Candy, corny, culty: FrightFest Halloween All-Dayer 2019 first published by Sight & Sound
Dedicating a day to the rarefied joys of genre, this annual FrightFest event was unified to a degree by twinned preoccupations with nostalgia and Halloween itself. Though contemporary, both Uncanny Annie and the anthology Scare Package evoked a bygone, pre-Internet age through their focus, respectively, on board games and straight-to-VHS movies, while Candy Corn and We Summon The Darkness were both expressly set in the Eighties. Meanwhile, all of Candy Corn, Uncanny Annie and Trick – and parts of Scare Package – took place, appropriately, over the Halloween period. This leaves only Swallow as the odd one out, bearing no comparison to anything else in the line-up, and arguably not even a horror film – but it was, for me, easily the standout of the day in other ways too.
Candy Corn (2019)
The event opened with this supernatural revenger from writer/director/editor/producer/composer Josh Hasty. In Grove Hill, a group of local bullies takes their traditional ‘Halloween hazing’ of ‘big ogre’ Jacob Atkins (Nate Chaney) too far, beating him to death behind Dr Death’s Sideshow Spookhouse. The carny Lester (a show-stealing Pancho Moler, 31) uses voodoo to resurrect Jacob as a zombie-like avenger, even as the local Sheriff (Courtney Gains) tries to work out who is behind the brutal spate of small-town killings. John Carpenter’s Halloween (1978) is referenced through the casting of P.J. Soles as the police station’s receptionist, while Lester’s troupe of outsiders is expressly compared to Tod Browning’s Freaks (1932).
With all its effects practical to match the early Eighties setting, Candy Corn is straightforward in its supernatural slasher routines, and perfunctory in its dialogue (other than Lester’s). The film’s complexity emerges less from the gory slayings than from a more moral brand of confrontation. We might naturally side with any victim of bullying, and horror fans in particular like to identify with underdogs and outcasts – but here even the pre-zombie Jacob turns out to have been something of a matricidal Psycho and, as a zombie, punishes the good along with the bad. Meanwhile Lester’s manipulative interventions earn disapproval even from his own ‘freak’ employees (including Candyman‘s Tony Todd). So as the bodies drop, the audience’s sympathies are tested.
Like Candy Corn, Trick features stunt casting from the Halloween franchise (Tom Atkins, Halloween III: Season of the Witch, 1982), and also like Candy Corn, it quotes the ‘one of us’ line from Freaks – but this seasonal slasher tracks a murder spree that began on Halloween in Benton, New York, 2015. Detective Mike Denver (Omar Epps), Sheriff Lisa Jayne (Ellen Adair) and student Cheryl Winston (Kristina Reyes), who all helped stop the masked school senior Patrick Weaver (Thom Niemann) from adding yet more numbers to his body count that night and left him for dead, have struggled to understand how someone with exactly the same MO has been able to strike in the vicinity every subsequent Halloween, building a cult following online. Now in 2019, literally this Halloween, ‘Trick’ is back in Benton, and Jayne and Denver wonder if they are up against a mere man, or some ‘supernatural evil’.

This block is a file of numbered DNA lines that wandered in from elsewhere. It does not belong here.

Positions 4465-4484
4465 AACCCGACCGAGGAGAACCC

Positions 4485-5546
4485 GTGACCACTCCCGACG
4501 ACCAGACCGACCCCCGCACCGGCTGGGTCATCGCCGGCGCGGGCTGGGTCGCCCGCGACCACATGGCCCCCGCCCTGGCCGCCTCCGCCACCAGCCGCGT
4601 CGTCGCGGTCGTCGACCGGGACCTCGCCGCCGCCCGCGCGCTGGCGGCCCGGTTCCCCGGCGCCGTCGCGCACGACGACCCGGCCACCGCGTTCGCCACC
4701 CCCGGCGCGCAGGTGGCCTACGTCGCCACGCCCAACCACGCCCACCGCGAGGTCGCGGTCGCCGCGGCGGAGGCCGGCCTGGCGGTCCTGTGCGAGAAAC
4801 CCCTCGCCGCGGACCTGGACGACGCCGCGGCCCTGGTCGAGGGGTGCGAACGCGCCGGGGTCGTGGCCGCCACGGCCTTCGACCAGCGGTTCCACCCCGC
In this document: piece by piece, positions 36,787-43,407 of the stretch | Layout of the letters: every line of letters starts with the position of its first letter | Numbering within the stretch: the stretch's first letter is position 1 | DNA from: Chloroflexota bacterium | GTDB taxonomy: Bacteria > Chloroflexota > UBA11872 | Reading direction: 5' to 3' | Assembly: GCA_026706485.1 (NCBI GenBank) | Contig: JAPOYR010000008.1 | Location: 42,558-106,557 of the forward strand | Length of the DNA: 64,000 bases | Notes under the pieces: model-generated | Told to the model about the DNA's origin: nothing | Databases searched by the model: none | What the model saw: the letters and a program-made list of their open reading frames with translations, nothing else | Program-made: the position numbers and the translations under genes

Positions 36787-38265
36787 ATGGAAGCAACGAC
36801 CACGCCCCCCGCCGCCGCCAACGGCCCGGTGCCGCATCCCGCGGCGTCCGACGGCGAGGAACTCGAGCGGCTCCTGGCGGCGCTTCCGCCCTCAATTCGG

This thriller from director Patrick Lussier (My Bloody Valentine 3D, 2009; Drive Angry, 2011) takes a twisty trip through stab-happy slasher tropes via police procedural, and features a killer who, in keeping with his nickname, is a supreme trickster. In a metacinematic turn, all these masked murders are performative, designed to spread not only fear, but to spark – in any viewers susceptible to such things – a cult-like terrorist movement. It is enough to leave us, much like the characters in the film who attend the all-night horror-thon, worrying about just who might be sitting around us in the theatre – because, as Jayne puts it, “any one of your costumed moviegoers could be your killer.”
Uncanny Annie (2019)
One year after their friend Tony died on Halloween night, five friends and outsider Grace (Paige McGhee) gather to honour him with his favourite activity – board games – only to choose one named Uncanny Annie which quickly traps them in its supernatural world and sets them challenges where the stakes are life or death. “Maybe if we beat it,” says Craig (Jacques Colimon), “everything goes back to normal like in Jumanji” – but this is more like the infernal game-playing of Beyond the Gates (2016), Game of Death (2017) or Ready or Not (2019), where any player error may result in elimination of a permanent kind.
It is also exactly a year since Blumhouse/Hulu’s monthly film series Into the Dark was launched with Paul Davis’ entry The Body, and Uncanny Annie sees Davis’ return to both the series and the Halloween season. This time, though, he shifts his dark humour from adult sociopathic killers to gormless, guilt-ridden co-eds. Creepy, juddery dungeon mistress Annie (Karlisha Hurley) mostly plays a mind game, stinging the consciences of some participants over the circumstances of Tony’s death – and there are suggestions that these characters are stuck in a psychological hell of their own making. In the end, though, Annie goes after the innocent too with equally manic mean-spiritedness. Perhaps it is all a metaphor for the zero-sum game which millennials find themselves forced to play in a system rigged against them.
We Summon The Darkness (2019)